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Transversal competency presentation


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This presentation explores the UNESCO Transversal Competencies and how they relate to the General Capabilities form the Australian Curriculum.

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Transversal competency presentation

  1. 1. Aims of Session • To establish our own understanding and definition of Transversal Competencies • To clarify our understanding of Transversal Competencies • To establish links to the Australian Curriculum • To identify the role of the library in developing Transversal Competencies • To begin the process of creating a statement from AISWA Libraries Inc. regarding Transversal Competencies
  2. 2. Key Drivers What are the drivers for Transversal Competencies and where have they come from?
  3. 3. Key Competencies for Lifelong learning - a European Reference Framework Key competences are those which all individuals need for personal fulfilment and development, active citizenship, social inclusion and employment. The Reference Framework sets out eight key competences: • Communication in the mother tongue; • Communication in foreign languages; • Mathematical competence and basic competences in science and technology; • Digital competence; • Learning to learn; • Social and civic competences; • Sense of initiative and entrepreneurship; and • Cultural awareness and expression.
  4. 4. DECISION (EU) 2018/646 OF THE EUROPEAN PARLIAMENT AND OF THE COUNCIL of 18 April 2018 on a common framework for the provision of better services for skills and qualifications (Europass) and repealing Decision No 2241/2004/EC For the purposes of this Decision, skills are understood in a broad sense covering what a person knows, understands and can do. Skills refer to different types of learning outcomes, including knowledge and competences as well as ability to apply knowledge and to use knowhow in order to complete tasks and solve problems. In addition to the acknowledged importance of professional skills, there is an acknowledgement that transversal or soft skills, such as critical thinking, team work, problem solving and creativity, digital or language skills, are increasingly important and are essential prerequisites for personal and professional fulfilment and can be applied in different fields. Individuals could benefit from tools and guidance on assessing and describing those and other skills.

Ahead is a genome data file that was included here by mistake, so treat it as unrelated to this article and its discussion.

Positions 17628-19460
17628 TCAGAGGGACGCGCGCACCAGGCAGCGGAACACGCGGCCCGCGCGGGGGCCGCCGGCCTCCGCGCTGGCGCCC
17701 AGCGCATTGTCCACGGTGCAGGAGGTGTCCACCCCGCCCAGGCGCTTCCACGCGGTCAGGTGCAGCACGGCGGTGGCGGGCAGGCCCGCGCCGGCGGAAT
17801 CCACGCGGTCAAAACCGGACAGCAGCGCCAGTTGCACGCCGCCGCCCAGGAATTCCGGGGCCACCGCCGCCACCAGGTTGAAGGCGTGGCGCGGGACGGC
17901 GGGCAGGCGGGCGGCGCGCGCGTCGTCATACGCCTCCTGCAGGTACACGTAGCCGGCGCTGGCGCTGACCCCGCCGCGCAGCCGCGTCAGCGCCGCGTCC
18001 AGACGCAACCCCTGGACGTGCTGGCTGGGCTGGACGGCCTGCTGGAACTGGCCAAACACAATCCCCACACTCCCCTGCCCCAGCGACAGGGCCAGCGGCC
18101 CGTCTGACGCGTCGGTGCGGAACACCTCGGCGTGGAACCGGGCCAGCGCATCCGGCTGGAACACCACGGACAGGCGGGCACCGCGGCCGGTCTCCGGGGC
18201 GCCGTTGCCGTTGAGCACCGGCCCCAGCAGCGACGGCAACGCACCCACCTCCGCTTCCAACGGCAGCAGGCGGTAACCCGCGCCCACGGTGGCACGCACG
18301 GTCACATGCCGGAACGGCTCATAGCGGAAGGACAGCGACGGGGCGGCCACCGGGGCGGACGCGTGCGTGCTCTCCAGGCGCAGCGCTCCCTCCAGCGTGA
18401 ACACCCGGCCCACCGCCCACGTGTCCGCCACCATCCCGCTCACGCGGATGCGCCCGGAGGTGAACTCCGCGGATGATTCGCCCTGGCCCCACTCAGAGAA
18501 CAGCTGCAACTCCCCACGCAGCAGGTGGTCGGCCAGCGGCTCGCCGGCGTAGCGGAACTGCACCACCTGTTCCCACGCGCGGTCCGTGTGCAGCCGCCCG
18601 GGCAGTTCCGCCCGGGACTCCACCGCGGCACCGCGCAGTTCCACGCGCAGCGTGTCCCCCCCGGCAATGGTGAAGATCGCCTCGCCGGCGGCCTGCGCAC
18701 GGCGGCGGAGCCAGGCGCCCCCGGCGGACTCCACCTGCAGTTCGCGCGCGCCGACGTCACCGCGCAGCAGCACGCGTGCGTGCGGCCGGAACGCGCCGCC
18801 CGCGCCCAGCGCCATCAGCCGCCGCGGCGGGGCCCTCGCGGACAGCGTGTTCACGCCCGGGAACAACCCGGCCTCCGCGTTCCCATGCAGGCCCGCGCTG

5. 5. EuroPass Decision No 2241/2004/EC of the European Parliament and of the Council established a framework to address the challenges relating to job seeking, engaging in learning and career management. The aim of that Decision was to achieve better transparency of qualifications and competences through a portfolio of documents known as ‘Europass’, which individuals can use on a voluntary basis. That Decision also established national bodies, known as National Europass Centres, in order to implement the Europass framework.
  6. 6. What is a transversal competence?
  7. 7. United States 21st century skills necessary skills employability skills workplace know-how The Question of Definition Australia key competencies soft skills employability skills work smarts United Kingdom key skills core skills New Zealand essential skills
  8. 8. Skills vs CompetenciesCompetences are defined as a combination of knowledge, skills and attitudes appropriate to the context. Competency denotes something the learner must master. It therefore does not reflect what the teacher must do. A competency does not refer to an activity carried out by the learner in the course of learning: A competency denotes a quality acquired by the learner, a potential for reflection and action that he or she keeps and maintains.